When he dialed up new students this summer, Dean Paul Schiff Berman had fewer calls to make due to the smallest incoming GW Law School first-year class in at least a decade.
But in each call, he said he wanted to emphasize one thing: The law school will be “less one-size-fits all” and allow for “more personalized pathways.”
As 400 first-year law students met in small groups to listen to health and energy law experts during orientation last week, they heard about how the law school will expand resources for students to put their own stamp on their legal education and get a head start on finding a job.
The push to cater programming to student interests rings in a new age when law schools across the country must justify fewer legal job placements and soaring tuition costs.
“There is a perception that the legal profession demands more specialization than it used to, and I think that’s a real perception,” Berman said. “We’re not trying to change the focus on a general legal education, but we are trying to create some opportunities for people to have a more tailored approach.”
While specialties in typical fields like international, intellectual property and corporate law are still in high demand, the school is also raising money for its growing programs like health law, energy law and cybersecurity, he said.
“For me, a specialized law degree is about being attractive to the employers for whom you wish to work and finding the kind of work you are interested in,” said first-year law student Gillian Wener, who is interested in specializing in environmental law. “As a student, I know more about what I think and want than an employer does.”
The law school also unveiled a revamped student life model last week, organizing first-year J.D. students into 50-to-100-person groups for three years to foster academic and networking opportunities. Students will be paired up with advisers and mentors that target specific fields — a plan that piggybacks off Berman’s broader plans to reform the law school’s academic and extracurricular programs.
“It is the case that clients are looking for law students, or graduates of law schools, to have a little bit more substantive expertise right from the start than they used to,” Berman said. “Therefore, students feel more pressure to angle themselves in a particular direction.”
First-year law student Brian Kaviar said he has not decided on a special focus yet, but would like to work for the Department of Justice as an appeals litigator.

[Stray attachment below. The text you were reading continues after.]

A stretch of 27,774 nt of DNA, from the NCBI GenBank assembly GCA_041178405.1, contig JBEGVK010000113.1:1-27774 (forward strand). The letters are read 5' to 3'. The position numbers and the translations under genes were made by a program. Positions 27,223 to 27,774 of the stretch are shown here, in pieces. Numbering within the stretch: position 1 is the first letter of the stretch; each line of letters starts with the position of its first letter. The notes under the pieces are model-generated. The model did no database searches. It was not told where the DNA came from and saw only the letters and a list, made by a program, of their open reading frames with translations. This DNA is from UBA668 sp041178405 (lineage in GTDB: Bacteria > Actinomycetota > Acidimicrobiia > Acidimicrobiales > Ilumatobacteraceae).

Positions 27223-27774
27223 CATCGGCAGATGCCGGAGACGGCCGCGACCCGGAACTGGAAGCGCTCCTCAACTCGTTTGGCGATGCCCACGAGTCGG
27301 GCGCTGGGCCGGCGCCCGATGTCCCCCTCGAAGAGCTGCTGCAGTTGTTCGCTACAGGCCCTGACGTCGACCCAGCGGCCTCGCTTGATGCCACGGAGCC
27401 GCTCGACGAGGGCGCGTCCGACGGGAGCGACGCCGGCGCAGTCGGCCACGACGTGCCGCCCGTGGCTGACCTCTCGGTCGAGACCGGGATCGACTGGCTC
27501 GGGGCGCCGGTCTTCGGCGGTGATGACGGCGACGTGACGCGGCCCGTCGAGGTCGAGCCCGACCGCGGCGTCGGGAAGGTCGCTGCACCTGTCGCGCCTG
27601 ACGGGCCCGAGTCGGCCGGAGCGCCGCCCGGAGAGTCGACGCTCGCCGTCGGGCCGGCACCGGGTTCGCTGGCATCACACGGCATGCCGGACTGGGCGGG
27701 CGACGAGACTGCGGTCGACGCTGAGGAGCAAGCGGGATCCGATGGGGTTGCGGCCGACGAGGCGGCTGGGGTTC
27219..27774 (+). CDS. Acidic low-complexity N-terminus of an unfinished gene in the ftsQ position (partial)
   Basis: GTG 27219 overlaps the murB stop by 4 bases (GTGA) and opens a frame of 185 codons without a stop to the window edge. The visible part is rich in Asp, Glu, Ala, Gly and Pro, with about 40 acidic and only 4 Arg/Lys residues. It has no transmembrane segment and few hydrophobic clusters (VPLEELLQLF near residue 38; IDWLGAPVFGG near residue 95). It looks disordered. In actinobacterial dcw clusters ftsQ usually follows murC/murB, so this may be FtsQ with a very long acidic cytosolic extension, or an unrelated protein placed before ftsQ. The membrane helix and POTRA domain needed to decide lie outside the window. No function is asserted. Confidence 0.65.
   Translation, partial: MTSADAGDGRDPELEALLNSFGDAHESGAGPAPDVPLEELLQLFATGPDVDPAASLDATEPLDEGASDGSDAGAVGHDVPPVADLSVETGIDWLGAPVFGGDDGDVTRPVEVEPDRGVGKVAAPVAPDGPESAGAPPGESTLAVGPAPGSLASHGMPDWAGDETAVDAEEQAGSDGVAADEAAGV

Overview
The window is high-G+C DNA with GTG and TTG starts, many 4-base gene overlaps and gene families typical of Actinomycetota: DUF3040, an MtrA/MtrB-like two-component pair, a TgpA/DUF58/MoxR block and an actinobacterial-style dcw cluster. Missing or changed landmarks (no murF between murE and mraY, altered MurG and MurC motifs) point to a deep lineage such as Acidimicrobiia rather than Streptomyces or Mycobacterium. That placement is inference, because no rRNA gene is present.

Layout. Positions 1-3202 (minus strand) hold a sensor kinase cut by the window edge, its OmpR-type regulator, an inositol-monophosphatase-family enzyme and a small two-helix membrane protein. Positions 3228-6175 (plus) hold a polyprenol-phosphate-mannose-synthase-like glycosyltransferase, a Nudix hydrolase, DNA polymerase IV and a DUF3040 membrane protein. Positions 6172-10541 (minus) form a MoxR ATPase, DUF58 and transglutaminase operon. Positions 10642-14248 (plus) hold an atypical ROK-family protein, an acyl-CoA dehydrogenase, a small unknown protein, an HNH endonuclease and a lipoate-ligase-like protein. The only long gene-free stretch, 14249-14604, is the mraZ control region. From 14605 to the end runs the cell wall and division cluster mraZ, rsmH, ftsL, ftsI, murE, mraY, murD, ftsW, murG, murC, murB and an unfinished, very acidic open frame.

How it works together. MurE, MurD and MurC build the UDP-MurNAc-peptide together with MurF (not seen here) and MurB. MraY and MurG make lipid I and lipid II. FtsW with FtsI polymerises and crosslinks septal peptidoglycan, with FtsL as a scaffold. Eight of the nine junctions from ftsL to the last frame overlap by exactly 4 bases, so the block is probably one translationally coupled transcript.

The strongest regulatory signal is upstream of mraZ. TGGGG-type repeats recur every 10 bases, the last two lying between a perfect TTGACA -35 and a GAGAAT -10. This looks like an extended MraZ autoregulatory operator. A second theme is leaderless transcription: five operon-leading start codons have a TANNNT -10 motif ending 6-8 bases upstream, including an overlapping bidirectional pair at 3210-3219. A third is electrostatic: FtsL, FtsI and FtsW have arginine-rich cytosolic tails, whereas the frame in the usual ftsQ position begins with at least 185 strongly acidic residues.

Kaviar, who wants to intern with a judge in D.C., said he was impressed with the school’s efforts to find out student interests and hoped to use the law school’s new mentoring program to make connections.
“Someone might get an interview through one of these [mentors] that they might not otherwise get,” Kaviar said. “That might be something in the back of people’s minds.”
Though the law school has always allowed students to work toward a law specialization through elective courses and internship opportunities, Associate Dean for Academic Development Renee DeVigne noted that new programs will help students “connect the dots.”
“The new element now is how coordinated it is,” said DeVigne, whose position was created this year. “We are trying to offer the programs in a way to make it easy, accessible, fun. That way, students can feel even more prepared to compete in the job market.”
Fewer students applied to law schools across the country this year, many scared off by a sagging job market.
In the U.S. last year, only 55 percent of 2011 graduates were employed in legal jobs nine months after completing school. GW graduates fared much better, with 81.3 percent reporting that they were employed nine months after graduation – the 10th best rate in the nation for law schools, according to the American Bar Association.
Brian Tamanaha, a law professor at Washington University in St. Louis and author of the book “Failing Law Schools,” said law schools across the country have tried to hype specialization as giving students an edge. But without a recovered job market, he added, the buzz may be little more than a gimmick.
“Students come to law school wanting to engage in international law practice. But in your second or third year, you’ll get whatever jobs you can land,” Tamanaha said. “You have to balance out not just what gives you a leg up in [your] desired field, but also what helps for other positions should that not work out.”
He said it’s not unusual for a law school like GW to suggest concentrations for students, and it’s not a bad plan, but pegging it as a novel idea was unique. Still, he added, “There’s very little law schools can do in such a tough employment market.”
Cory Weinberg contributed to this report.